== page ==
Outdoor destinations managed by the state forest agency Metsähallitus will still be free for public use regardless of budget shortfalls, the Uutissuomalainen media group reports on Friday.
Metsähallitus’s Parks & Wildlife Finland division faces a mounting debt of 44 million euros.
The agency says that one of the main reasons that no fees will be levied on park users is that outdoor trekking has a public health benefit. The Finnish Parliament’s Agriculture and Forestry Committee has also urged that access to state-owned wilderness areas remain free to all.
Nature for all to enjoy
“Nature is a luxury that every citizen must have an opportunity to enjoy free of charge,” says Metsähallitus Director Pentti Hyttinen.
The popularity of Finland’s 40 national parks is on the rise, attracting a record 3.1 million visitors last year. Nearly seven million people – well over the national population of 5.5 million – visited Parks & Wildlife sites altogether. These include a variety of nature reserves and historic sites.
Funding for national parks, nature conservation areas and wilderness tracts comes from the Environment Ministry while that for other state outdoor recreation sites is paid for by the Ministry of Agriculture and Forestry. There is also special earmarked funding from the state and the EU.
However Metsähallitus says this financing is insufficient to keep all trails, visitor centres and sites in good, safe condition. Parks & Wildlife estimates that carrying out repairs to sites used for recreation and tourism would cost some six million euros annually through 2022, followed by another three million a year after that for upkeep.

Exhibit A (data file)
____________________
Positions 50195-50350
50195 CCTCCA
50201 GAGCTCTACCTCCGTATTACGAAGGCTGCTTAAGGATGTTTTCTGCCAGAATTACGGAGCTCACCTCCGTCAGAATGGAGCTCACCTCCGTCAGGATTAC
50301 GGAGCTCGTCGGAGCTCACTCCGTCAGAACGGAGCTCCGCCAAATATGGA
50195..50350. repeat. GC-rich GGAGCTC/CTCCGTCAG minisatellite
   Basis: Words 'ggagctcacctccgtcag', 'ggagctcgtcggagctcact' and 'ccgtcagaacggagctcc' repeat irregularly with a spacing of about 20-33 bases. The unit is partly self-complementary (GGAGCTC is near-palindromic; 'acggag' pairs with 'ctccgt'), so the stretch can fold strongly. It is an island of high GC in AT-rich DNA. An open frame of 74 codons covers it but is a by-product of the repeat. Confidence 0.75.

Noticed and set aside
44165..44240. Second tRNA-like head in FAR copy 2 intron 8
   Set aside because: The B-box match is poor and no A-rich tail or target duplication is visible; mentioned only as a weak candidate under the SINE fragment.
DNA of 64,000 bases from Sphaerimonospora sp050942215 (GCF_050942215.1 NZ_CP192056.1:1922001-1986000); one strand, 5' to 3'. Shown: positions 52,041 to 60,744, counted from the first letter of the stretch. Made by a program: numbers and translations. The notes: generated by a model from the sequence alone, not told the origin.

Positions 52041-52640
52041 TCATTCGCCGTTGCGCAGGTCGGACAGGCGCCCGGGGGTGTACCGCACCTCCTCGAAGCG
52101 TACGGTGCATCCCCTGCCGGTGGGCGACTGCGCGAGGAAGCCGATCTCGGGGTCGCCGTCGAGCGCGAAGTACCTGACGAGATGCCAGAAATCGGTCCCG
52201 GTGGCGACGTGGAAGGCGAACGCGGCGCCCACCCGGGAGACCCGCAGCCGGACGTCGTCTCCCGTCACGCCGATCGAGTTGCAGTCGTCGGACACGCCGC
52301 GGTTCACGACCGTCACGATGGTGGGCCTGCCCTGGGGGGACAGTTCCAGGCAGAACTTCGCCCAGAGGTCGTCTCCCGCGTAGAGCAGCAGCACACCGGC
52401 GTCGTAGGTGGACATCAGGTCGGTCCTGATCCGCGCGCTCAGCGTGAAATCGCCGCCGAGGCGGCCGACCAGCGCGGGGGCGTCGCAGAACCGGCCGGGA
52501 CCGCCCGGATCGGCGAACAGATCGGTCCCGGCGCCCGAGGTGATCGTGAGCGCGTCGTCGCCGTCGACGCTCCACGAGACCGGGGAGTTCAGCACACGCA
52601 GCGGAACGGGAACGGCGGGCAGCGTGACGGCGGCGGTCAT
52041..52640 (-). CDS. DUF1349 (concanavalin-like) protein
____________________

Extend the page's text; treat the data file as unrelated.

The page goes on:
Many trails in need of maintenance
The park service says that many structures are in need of renovation, including wilderness lodges, outhouses, firewood shelters, boating structures and rest sites. It calculates that 40 km of summer hiking trails are in poor shape. Another 1650 km, or more than a third of the overall route network, is in moderately poor condition.
In early July, hikers at Repovesi National Park in Kouvola got a scare when a cable on a hanging bridge failed. No-one was injured.
Metsähallitus is a state enterprise that manages a third of Finland’s surface area. It also owns a forestry company that harvests and sells timber, as well as maintaining state-owned forests.
Related stories from around the North:
Canada: Canada wants to up collaboration with First Nations, Inuit, Métis on national parks, Eye on the Arctic
Finland: Finland protects 3,000 new hectares of forest, Yle News
Norway: Beauty spot in Arctic Norway set to become Barents oil terminal, The Independent Barents Observer
Russia: Russia adds small Arctic island to large national park, The Independent Barents Observer
Sweden: High-tech lasers to help Sweden build detailed maps of all its forests, Radio Sweden
United States: How the Army Corps of Engineers turned lenient on Alaska wetlands mitigation, Alaska Public Media